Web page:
I didn't die or get Taken or anything, so I don't know if this was a good idea. I assume it was. My husband wanted me to get Taken so that when the Taken-ers called him, he could tell them he had "a very particular set of skills" which is true - he does...except if I get taken I don't think being really good at restoring antique fans or photographing owls is going to save me. I mean...I don't think so. Maybe. Probably not.




8.) We're staying in hostels, so I brought an extra blanket and some toilet paper. I mean...I've never stayed in a hostel before, and I don't like to be cold and toilet paper...well...I'm probably going to pee at some point.

The blanket was a good call - one of our rooms was really cold. Everywhere we went had toilet paper, so that was unnecessary.

9.) I pre-posted scheduled facebook/twitter/blog posts for every business that I own and/or manage social media accounts for. Vacation should not mean disappearing. If all goes well, no one should even notice I'm gone. I mean...except for the fact that I just told you I'm not here. I mean, I'm here, I wrote this here, today, but when you see it, today will be yesterday and I'll be over there instead of here. Obviously.

This was also a good idea and ended up working perfectly. I was ahead while I was gone. Now that I'm back, I'm behind. Basically, I should plan like I'm going on vacation all of the time.

10.) I bailed out of everything I'm supposed to do the day I come back. I hope I don't have jet lag, but if I do, I want to be prepared. 

I have hardcore jet lag. I didn't even realize what jet lag was until I had it, and just so you know, it sucks. My sleep schedule is ten different kinds of screwed up, and I can't seem to get it back in order.

Oh, hey, look, it's 4 am and I'm wide awake but exhausted, again, because jet lag.




When I go to Europe again - because I'm absolutely going again - here's what I'm going to do differently:

1.) Pack less. You just don't need that much stuff and it's a giant pain in the ass to cart around a gigantic suitcase. No blowdryer, no extra shoes, no dresses, smaller blanket.

2.) Research the food. I wanted to try regional food, but I had no idea what I was ordering, ever, and a couple of times that really went bad for me.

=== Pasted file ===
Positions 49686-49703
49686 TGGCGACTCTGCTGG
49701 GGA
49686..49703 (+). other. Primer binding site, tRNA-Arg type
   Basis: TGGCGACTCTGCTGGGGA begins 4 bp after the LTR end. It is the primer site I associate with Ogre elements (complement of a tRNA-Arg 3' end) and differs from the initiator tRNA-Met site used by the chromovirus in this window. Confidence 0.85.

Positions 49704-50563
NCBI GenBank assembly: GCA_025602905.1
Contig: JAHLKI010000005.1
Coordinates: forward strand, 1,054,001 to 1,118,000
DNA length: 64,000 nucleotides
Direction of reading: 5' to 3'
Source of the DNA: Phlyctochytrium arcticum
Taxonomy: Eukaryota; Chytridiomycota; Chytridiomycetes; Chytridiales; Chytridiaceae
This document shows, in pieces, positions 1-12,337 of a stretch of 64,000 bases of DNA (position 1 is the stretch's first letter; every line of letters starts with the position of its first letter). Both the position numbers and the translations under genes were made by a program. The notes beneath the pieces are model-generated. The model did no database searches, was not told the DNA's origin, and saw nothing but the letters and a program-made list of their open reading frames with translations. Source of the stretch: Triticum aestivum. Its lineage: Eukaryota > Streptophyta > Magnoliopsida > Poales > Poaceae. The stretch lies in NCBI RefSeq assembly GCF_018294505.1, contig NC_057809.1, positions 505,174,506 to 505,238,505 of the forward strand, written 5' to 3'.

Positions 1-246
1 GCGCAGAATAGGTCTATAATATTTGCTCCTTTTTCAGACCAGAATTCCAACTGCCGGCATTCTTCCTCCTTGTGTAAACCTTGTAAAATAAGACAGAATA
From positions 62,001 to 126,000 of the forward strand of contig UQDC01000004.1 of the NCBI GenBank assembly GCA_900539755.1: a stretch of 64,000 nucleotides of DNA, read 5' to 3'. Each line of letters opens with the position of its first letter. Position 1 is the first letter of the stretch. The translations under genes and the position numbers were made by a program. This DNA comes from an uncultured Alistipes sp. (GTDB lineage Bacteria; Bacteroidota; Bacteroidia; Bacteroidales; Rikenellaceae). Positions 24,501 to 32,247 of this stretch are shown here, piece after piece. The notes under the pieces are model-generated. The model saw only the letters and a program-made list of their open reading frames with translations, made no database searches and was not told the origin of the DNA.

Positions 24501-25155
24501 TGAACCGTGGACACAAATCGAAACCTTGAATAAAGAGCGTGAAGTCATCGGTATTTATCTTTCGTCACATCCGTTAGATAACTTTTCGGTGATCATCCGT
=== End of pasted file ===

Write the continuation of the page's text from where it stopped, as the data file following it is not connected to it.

I ordered goulash and dumplings, you guys! Guess what? I hate goulash and dumplings!

3.) Duolingo - Knowing even ten phrases would have been helpful

4.) More time in each city. We did a new city every other day, which meant that we were on trains quite a bit and were very tired and sore when we arrived to our next destination.

5.) Sign up for street art/urban garden tours. The street art was amazing and there are tons of options for alternative tours throughout Europe. I found a bunch on my own - I would have loved to have seen more.





6.) Dramamine. Turns out I get train sick.

7.) Stay longer. 10 days was great, but if I could ever work it out, I'd like to do 15 - 30 days.

8.) Go in warmer weather. I didn't mind the cold too much at first, but when everything you want to see is outside, it can be a little brutal after several hours.

No big deal. Just freezing in Berlin.


9.) Look into the history of the cities I'm visiting. The Charles Bridge was amazing...but I still don't know anything about it, other than the fact that it's beautiful.

The upside to being wide awake at 4 am, is that you get the Charles Bridge pretty much to yourself.

10.) Buy a weird German sweater. Seriously. I saw about 10 that I wanted. I don't know why I didn't get one. They were so weirdly amazing.

In the absence of a weird German sweater, I would totally take this skyscraper sloth sweatshirt. For Christmas. Do you need my address? I'm a medium.


Coming up next  - a city by city breakdown...the cost, the food, lodging, the best parts, the worst parts and the weird parts...

1 comment:

Rebecca Grace said...

So glad you had fun in Europe, and that you were not "Taken!" Bravo for trying local cuisine. In Paris I once ordered something called tete de veau, because the mean waitress recommended it when I said I wanted to try an authentic French dish. It turns out that Tete de Veau is calf brains, and that calf brains are spongy and gross, and probably only on the menu so they can suggest it to stupid Americans and then laugh their asses off at us from the kitchen. I would totally have traded for your dumplings, girl! :-)